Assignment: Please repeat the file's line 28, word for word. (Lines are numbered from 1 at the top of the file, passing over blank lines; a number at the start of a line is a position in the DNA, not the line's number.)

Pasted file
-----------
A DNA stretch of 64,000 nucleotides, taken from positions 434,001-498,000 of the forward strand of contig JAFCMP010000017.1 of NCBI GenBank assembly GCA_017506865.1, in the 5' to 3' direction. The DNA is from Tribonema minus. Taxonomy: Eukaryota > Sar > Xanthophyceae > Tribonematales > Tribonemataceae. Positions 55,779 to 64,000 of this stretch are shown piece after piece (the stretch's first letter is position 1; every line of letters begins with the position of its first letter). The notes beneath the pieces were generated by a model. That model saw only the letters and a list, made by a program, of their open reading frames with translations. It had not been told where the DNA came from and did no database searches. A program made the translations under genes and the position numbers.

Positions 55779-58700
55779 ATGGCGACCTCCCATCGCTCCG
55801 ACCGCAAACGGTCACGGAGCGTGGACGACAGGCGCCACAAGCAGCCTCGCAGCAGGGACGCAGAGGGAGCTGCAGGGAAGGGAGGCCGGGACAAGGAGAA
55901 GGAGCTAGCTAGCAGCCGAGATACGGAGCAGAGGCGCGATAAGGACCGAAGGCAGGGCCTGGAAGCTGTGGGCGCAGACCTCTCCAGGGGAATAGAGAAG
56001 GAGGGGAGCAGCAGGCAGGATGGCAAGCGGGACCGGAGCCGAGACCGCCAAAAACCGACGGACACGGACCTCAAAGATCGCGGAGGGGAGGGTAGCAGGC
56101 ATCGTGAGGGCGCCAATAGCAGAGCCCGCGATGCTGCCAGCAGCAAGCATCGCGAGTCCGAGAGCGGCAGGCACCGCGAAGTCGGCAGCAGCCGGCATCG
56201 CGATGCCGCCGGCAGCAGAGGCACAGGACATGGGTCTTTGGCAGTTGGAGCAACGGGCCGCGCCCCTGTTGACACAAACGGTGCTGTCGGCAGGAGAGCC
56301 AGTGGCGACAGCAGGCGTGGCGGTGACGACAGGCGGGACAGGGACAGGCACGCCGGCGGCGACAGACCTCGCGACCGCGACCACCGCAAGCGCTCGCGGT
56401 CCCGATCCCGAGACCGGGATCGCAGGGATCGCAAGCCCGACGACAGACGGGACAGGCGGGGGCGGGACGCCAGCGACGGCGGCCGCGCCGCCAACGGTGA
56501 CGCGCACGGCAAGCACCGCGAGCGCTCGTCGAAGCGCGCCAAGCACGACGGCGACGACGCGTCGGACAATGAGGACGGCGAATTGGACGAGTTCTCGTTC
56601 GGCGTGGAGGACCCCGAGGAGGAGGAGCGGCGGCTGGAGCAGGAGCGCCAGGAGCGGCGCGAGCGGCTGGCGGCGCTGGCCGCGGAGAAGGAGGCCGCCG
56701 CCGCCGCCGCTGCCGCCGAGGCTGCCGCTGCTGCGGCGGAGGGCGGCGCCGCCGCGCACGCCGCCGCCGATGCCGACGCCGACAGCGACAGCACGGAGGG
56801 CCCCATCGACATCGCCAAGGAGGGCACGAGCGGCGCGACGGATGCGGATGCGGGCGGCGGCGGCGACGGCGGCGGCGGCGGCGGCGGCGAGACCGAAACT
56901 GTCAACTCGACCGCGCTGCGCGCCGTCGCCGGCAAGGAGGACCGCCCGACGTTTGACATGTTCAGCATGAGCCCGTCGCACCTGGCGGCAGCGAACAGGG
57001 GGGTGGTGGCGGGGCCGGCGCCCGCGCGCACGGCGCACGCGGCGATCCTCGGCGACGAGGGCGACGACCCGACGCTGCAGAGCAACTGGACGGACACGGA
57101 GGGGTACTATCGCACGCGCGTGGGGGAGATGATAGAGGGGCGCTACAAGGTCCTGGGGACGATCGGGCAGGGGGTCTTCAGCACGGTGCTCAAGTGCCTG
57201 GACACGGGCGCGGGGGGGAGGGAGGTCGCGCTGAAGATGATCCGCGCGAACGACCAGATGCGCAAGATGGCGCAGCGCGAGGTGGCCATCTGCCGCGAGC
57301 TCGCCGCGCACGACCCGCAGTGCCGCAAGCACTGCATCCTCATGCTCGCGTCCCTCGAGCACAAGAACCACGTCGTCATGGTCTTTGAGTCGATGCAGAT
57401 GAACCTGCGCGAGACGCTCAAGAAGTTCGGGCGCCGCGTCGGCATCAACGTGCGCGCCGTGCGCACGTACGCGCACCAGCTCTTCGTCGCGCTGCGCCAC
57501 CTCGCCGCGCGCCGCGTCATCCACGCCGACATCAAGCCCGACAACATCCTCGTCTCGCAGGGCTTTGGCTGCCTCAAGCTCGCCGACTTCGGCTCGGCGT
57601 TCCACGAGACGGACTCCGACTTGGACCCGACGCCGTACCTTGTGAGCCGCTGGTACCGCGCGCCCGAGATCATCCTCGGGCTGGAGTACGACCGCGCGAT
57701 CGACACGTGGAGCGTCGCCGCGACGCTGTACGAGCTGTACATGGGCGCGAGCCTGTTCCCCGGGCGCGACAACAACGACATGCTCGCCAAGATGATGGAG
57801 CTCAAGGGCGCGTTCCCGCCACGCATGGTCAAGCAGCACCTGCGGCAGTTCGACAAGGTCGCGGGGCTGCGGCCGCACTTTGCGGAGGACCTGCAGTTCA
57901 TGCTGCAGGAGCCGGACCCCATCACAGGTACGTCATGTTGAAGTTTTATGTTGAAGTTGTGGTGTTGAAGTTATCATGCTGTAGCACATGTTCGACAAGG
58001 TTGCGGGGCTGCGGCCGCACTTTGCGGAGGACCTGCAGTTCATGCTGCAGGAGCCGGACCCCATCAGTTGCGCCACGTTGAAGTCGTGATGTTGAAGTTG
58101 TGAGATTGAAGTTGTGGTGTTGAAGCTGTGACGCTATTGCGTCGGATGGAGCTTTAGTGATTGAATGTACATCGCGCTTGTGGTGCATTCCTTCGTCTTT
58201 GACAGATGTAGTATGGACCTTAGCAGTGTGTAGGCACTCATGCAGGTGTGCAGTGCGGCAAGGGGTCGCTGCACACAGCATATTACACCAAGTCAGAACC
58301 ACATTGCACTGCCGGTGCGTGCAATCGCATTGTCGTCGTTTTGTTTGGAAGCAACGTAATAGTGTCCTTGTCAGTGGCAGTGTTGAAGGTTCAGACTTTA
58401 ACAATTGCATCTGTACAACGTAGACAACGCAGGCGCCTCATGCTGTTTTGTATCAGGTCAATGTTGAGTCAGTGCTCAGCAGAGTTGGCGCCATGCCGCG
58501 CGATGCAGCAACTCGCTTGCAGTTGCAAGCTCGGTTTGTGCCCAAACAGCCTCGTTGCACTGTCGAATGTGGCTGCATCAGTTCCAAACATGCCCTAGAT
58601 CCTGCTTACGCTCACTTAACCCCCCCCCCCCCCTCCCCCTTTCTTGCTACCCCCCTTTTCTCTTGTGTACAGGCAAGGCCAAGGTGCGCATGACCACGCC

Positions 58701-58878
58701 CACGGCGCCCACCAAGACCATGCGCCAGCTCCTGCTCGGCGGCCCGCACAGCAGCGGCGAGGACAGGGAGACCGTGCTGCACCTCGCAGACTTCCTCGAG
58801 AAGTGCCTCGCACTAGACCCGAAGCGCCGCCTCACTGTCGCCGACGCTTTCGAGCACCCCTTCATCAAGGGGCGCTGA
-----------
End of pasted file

58201 GACAGATGTAGTATGGACCTTAGCAGTGTGTAGGCACTCATGCAGGTGTGCAGTGCGGCAAGGGGTCGCTGCACACAGCATATTACACCAAGTCAGAACC